New Mexico Legislature Rescinds Call for Dangerous Constitutional Convention in the Face of Nationwide Special Interests Push

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  • david vance, viki harrison

Today the New Mexico Legislature rescinded its calls for an Article V constitutional convention that were originally passed in 1951, 1965, and 1976.  The state lawmakers recognized the threat of a “runaway convention” which could result in major changes to the U.S. Constitution and its protections in a process bankrolled by special interests. A nationwide push has the well-funded advocates fast approaching a successful call for an Article V constitutional convention. The New Mexico legislature has taken a key step back from the precipice to safeguard our constitutional liberties and civil rights by rescinding its call for an Article V convention.

“The New Mexico legislature’s actions are extremely important in protecting our constitution and every Americans’ basic rights from deep-pocketed special interests seeking to rewrite the Constitution to their own advantage,” said Karen Hobert Flynn, president of Common Cause. “An Article V convention is one of the most dangerous threats facing our nation, and other states need to look at New Mexico’s leadership and rescind their calls. The big money backers of the Article V push have not been shy about pushing legislation nationwide that benefit their business interest, through vehicles like ALEC.”  

“Common Cause New Mexico thanks Speaker Brian Egolf and Senate Majority Leader Peter Wirth for understanding the threat and leading this important charge to safeguard the Constitution and its protections for all citizens,” said Viki Harrison, executive director of Common Cause New Mexico. “We are proud of New Mexico’s leadership for their diligent work to rescind the call for a constitutional convention and protect the Constitution of the United States from the whims of special interests.” Common Cause New Mexico also thanks its state partners who helped lead this effort, including New Mexico Voices for Children, the ACLU of New Mexico, AFSCME, NEA-New Mexico, Somos un Pueblo Unido, the League of Women Voters of New Mexico, AFT New Mexico, and the New Mexico Federation of Labor.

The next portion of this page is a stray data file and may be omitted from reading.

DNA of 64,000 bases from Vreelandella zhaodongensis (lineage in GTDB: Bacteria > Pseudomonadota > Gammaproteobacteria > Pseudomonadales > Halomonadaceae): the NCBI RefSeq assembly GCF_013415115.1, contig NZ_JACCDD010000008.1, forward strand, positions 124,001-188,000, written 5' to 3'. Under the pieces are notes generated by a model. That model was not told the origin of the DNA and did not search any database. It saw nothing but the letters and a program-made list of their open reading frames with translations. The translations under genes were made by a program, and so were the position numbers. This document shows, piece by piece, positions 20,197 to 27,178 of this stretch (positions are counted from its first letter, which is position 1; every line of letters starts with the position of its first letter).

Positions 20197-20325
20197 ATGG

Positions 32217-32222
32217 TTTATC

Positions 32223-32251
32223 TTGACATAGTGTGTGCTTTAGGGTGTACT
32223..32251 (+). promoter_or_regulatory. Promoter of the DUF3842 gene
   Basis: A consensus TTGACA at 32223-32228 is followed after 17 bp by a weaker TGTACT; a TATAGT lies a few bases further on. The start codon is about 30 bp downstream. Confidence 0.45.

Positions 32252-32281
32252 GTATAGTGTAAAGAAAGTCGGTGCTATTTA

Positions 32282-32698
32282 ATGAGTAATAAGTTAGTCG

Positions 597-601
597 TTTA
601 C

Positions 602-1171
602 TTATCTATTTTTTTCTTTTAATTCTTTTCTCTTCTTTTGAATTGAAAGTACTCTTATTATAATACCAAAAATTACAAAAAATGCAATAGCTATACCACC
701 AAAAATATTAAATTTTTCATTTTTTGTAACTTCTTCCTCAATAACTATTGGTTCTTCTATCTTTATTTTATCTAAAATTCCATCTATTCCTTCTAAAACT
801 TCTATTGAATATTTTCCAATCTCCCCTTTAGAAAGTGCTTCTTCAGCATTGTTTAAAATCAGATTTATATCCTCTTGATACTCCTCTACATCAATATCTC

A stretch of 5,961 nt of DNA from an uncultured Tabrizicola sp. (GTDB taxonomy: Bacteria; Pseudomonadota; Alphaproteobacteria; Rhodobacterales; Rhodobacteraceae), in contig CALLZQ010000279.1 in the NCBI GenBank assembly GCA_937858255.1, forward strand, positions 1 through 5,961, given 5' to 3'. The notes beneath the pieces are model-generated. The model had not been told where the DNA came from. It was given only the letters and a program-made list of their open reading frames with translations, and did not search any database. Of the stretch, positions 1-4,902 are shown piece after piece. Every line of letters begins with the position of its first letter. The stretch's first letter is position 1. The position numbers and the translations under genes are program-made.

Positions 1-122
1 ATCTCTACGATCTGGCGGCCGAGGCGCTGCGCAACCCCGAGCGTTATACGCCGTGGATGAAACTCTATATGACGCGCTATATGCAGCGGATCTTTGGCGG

Even with New Mexico’s rescission, Article V and Balanced Budget Amendment (BBA) proponents claim to be just six states away from reaching the constitutionally required 34 states to call a convention. Article V proponents are still closer than ever before to reaching the constitutional threshold. Republicans now control eight of the 21 state legislatures that do not have an existing application for a convention for a BBA: Arizona, Idaho, Montana, Minnesota, Wisconsin, Kentucky, Virginia, and South Carolina. In 2016, Delaware successfully rescinded their resolution, although Article V resolutions were passed in West Virginia and Oklahoma. Earlier this year Wyoming passed an Article V resolution.

Although activists on the left have called for conventions and there is bipartisan opposition to an Article V convention, the push for a convention to impose a balanced budget amendment is being led by Republican legislators and conservative special interest groups, including the American Legislative Exchange Council (ALEC), a corporate lobby that masquerades as a charity to provide its corporate backers with a tax break. Despite claims by ALEC and other convention proponents, most legal scholars agree that a convention cannot be limited to one issue. With no rules governing a convention, a runaway convention would likely result.

A Common Cause report documenting the push for a constitutional convention, along with fact sheets outlining the dangers of both a constitutional convention and a federal balanced budget amendment is available at Common Cause also recently released a background memo on the topic, U.S. Constitution Threatened as Article V Convention Movement Nears Success.